Use in film[edit]

The song "Last Night" was used in Corey Duffel's part in the Foundation Skateboards' movie That's Life, and the song "We Had Love" was used in the movie RocknRolla.

Discography[edit]

Chart placings shown are from the UK Indie Chart.[5]

Studio albums[edit]

  • The Scientists (aka The Pink Album) (1981, EMI Custom)
  • Blood Red River mini-LP (1983, Au Go Go)
  • This Heart Doesn't Run on Blood, This Heart Doesn't Run on Love (1984, Au Go Go) (No. 10)
  • Atom Bomb Baby mini-LP (1985, Au Go Go) (No. 24)
  • You Get What You Deserve! (1985, Karbon) (No. 9)
  • Weird Love (1986, Big Time U.S.), (1986, Karbon) (No. 24)
  • The Human Jukebox (1987, Karbon)

Singles and EPs[edit]

  • "Frantic Romantic" 7" (1979, D.N.A.)
  • The Scientists E.P. 7" EP (1980, White Rider)
  • "This Is My Happy Hour" 7" (1982, Au Go Go)
  • "We Had Love" 7" (1983, Au Go Go)
  • "When Worlds' Collide" 7" (1983, Au Go Go)
  • "You Only Live Twice" 7" (1985, Karbon) (No. 11)
  • "Atom Bomb Baby" 7" (1985, Au Go Go)
  • Demolition Derby 12" EP (1985, Soundwork)
  • "The Other Place" 7" (1985, Au Go Go)
  • "A Pox on You" 7" (1989, Munster)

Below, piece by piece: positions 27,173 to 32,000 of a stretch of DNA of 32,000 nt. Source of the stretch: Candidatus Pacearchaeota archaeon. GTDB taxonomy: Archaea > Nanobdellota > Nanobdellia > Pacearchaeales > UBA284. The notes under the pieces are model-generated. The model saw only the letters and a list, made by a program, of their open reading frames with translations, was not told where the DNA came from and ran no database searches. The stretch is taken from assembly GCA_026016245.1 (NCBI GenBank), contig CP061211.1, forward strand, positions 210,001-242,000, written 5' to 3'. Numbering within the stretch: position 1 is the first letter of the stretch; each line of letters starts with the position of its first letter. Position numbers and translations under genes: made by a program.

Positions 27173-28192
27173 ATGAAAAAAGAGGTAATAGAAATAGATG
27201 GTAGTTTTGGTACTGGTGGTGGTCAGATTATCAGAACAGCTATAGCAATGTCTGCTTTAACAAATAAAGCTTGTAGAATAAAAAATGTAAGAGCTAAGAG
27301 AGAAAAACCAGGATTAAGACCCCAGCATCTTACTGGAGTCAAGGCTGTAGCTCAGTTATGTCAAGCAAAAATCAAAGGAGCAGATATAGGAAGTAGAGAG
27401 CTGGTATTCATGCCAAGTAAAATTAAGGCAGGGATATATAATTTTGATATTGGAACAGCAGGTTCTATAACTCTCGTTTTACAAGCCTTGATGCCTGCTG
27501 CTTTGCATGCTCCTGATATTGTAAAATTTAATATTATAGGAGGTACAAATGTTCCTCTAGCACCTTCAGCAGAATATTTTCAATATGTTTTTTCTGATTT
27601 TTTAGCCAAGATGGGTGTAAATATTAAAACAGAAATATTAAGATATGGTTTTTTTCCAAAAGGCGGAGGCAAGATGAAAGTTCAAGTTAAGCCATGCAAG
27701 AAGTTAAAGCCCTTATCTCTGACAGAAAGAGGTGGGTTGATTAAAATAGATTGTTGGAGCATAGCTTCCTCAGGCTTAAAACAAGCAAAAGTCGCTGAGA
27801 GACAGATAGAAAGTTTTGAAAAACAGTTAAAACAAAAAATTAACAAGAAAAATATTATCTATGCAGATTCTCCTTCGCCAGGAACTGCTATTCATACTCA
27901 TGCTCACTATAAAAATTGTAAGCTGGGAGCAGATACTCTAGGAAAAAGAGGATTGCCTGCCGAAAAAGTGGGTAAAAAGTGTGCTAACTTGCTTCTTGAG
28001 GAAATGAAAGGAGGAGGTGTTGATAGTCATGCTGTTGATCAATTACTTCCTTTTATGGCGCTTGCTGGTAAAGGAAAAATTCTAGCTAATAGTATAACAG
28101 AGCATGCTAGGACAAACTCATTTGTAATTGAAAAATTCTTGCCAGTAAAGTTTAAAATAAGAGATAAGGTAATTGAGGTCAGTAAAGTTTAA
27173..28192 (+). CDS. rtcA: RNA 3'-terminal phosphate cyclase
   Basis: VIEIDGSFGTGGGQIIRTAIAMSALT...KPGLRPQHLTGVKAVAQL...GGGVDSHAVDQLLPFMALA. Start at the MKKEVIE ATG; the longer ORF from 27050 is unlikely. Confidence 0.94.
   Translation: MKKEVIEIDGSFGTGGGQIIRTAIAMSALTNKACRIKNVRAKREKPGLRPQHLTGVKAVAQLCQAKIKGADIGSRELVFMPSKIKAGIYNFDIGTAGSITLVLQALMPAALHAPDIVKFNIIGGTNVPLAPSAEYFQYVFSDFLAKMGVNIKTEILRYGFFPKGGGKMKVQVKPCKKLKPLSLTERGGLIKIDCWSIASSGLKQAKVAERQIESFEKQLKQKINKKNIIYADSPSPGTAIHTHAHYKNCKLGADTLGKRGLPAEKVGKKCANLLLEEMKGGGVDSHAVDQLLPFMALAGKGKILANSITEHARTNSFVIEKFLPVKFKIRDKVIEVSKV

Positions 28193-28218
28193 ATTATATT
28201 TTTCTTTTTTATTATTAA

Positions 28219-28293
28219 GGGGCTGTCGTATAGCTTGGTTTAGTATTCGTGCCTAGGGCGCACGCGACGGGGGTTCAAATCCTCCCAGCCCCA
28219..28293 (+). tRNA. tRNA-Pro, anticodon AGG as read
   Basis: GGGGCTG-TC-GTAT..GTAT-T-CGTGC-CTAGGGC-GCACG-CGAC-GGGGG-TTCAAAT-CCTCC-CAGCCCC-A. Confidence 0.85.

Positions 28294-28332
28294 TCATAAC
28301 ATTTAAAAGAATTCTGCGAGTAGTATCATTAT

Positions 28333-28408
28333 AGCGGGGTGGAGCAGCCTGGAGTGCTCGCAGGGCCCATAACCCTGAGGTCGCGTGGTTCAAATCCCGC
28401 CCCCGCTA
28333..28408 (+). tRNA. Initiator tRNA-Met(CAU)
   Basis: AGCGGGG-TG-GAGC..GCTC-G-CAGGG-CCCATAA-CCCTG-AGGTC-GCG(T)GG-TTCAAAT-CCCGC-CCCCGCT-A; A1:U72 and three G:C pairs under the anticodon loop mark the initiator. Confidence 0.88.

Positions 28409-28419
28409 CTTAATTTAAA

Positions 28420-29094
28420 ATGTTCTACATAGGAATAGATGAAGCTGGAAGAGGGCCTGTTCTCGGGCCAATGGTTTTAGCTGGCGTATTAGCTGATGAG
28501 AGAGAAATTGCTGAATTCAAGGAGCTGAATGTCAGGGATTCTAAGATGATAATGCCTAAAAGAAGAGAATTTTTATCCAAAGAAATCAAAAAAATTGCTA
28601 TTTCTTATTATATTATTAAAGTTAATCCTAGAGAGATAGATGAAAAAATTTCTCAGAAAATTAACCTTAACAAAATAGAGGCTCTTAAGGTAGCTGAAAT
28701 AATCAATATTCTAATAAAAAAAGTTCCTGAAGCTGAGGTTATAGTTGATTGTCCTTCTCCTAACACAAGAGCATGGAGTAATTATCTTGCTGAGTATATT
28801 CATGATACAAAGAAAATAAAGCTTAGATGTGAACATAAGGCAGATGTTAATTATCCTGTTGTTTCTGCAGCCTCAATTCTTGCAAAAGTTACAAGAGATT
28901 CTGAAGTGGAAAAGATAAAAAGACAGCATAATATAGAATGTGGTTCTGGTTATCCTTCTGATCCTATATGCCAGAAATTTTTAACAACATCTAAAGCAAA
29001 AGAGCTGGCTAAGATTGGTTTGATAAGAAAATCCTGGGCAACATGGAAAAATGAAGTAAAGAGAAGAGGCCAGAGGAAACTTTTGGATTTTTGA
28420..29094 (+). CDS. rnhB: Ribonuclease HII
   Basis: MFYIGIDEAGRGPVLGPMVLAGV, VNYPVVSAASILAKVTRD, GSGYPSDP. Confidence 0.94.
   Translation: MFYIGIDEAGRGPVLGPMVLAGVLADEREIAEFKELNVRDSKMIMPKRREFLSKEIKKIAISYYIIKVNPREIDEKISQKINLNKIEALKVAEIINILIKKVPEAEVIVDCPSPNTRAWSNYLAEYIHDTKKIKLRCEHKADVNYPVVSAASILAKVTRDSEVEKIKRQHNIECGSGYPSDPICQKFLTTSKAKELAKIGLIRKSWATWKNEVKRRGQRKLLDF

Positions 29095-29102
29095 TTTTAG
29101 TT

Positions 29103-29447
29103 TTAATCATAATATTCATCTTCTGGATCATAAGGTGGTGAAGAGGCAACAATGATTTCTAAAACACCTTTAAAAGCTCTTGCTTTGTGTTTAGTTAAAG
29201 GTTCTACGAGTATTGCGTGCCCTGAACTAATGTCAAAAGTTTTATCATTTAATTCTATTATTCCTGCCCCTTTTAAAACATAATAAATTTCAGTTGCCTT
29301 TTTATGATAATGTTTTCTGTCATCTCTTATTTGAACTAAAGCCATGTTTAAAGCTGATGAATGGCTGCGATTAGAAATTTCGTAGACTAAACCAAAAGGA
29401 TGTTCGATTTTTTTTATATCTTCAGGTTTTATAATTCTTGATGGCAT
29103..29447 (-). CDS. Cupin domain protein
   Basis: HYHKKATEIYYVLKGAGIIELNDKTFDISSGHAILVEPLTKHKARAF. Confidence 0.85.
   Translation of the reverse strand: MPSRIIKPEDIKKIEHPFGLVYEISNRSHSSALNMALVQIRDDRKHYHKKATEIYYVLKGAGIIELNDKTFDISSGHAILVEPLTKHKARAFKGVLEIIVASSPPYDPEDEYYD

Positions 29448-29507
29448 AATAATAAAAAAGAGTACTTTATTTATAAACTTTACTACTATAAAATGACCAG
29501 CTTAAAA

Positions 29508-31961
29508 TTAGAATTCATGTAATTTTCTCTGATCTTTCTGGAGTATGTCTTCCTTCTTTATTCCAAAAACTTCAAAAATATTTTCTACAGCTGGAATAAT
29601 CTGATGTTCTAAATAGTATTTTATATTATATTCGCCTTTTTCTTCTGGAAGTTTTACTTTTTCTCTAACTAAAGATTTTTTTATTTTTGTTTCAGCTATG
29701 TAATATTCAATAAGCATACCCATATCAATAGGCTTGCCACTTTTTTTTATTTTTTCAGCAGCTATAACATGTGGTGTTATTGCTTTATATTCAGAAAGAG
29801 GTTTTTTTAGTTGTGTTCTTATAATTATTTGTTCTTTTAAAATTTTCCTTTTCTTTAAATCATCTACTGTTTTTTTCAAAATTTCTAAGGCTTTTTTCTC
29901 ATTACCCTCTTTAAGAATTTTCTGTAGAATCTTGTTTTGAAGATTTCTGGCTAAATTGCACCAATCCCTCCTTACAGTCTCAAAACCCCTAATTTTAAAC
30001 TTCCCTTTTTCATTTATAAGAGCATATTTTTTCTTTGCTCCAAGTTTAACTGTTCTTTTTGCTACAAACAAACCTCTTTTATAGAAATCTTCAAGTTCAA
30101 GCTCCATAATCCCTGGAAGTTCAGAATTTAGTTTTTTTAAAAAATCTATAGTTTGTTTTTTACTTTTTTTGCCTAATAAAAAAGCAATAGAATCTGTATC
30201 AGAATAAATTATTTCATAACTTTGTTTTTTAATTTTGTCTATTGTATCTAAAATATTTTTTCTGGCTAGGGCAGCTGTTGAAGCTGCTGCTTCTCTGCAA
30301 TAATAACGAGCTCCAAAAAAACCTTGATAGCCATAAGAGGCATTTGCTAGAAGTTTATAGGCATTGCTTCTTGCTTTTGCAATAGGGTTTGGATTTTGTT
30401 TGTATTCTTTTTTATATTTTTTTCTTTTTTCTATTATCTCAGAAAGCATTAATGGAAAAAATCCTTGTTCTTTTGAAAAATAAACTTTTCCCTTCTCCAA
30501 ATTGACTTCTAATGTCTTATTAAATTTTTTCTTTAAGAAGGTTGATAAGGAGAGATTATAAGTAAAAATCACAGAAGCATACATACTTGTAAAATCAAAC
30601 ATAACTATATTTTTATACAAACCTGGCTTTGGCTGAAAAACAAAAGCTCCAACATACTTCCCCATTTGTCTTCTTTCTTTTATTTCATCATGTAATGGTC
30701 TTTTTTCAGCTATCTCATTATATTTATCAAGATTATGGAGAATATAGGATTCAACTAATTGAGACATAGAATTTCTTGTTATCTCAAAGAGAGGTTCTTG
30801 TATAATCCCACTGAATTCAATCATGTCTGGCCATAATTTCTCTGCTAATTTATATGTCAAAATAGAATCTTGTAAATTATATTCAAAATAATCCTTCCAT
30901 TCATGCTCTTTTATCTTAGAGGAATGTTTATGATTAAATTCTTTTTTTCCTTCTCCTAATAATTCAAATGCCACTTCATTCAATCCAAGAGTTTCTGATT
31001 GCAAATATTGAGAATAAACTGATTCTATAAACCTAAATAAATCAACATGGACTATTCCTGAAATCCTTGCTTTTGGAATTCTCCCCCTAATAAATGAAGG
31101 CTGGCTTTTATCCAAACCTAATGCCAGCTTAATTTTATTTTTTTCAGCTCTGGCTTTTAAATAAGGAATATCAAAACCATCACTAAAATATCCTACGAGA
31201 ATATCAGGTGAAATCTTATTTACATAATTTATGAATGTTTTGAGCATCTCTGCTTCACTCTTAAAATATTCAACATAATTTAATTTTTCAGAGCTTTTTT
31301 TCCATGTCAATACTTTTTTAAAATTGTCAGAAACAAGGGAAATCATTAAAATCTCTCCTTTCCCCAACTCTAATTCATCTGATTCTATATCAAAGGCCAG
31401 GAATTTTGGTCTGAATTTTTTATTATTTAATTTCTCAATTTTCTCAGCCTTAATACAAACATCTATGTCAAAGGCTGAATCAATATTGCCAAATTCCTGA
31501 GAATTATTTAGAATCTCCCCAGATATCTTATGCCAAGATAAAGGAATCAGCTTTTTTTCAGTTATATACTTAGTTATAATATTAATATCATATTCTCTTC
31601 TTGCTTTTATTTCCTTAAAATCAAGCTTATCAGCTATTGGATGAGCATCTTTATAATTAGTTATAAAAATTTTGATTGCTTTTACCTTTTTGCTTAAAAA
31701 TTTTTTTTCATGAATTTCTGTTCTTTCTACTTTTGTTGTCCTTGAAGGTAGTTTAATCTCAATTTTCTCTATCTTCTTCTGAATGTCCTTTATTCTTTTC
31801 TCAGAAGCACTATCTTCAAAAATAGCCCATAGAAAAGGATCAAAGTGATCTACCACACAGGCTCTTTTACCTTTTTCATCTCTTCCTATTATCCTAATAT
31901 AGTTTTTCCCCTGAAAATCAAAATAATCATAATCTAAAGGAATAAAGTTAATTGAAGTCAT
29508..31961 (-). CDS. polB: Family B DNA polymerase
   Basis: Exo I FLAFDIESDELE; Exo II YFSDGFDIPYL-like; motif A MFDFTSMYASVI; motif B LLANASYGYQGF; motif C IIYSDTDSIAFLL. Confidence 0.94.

• The Sweet Corn Sessions 12" EP (1989, Timberyard)

Live albums[edit]

Compilation albums[edit]

  • Rubber Never Sleeps (1985, Au Go Go)
  • Heading for a Trauma (1985, Au Go Go)
  • Absolute (1991, Red Eye)
  • Blood Red River: 1982-1984 (2000, Citadel)
  • Human Jukebox: 1984-1986 (2002, Citadel)
  • Pissed on Another Planet (2004, Citadel)
  • Swampland (2008, Bang!)
  • This Is My Happy Hour (Birth of the Scientists) (2010, Cherry Red Phonograph)
  • A Place Called Bad 4CD box set (2016, Numero Group)

References[edit]

  1. ^ McFarlane, Ian (1999). "Encyclopedia entry for 'The Dukes'". Encyclopedia of Australian Rock and Pop. St Leonards, NSW: Allen & Unwin. ISBN 1-86448-768-2. Retrieved 2009-05-07. 
  2. ^ Holmgren, Magnus; Gerard, David; Penkie, Henkie; Miles, Richard. "The Scientists". Australian Rock Database. Passagen.se (Magnus Holmgren). Archived from the original on 10 October 2012. Retrieved 12 February 2014. 
  3. ^ Mills, Fred (January 2007). "Hoodoo Gurus: By My Guru". Harp Magazine. Archived from the original on 14 December 2007. Retrieved 2008-02-09. 
  4. ^ O'Donnell, John; Creswell, Toby; Mathieson, Craig (October 2010). 100 Best Australian Albums. Prahran, Vic: Hardie Grant Books. ISBN 978-1-74066-955-9. 
  5. ^ Lazell, Barry (1997). Indie Hits 1980-1999. Cherry Red Books. ISBN 0-9517206-9-4. 

External links[edit]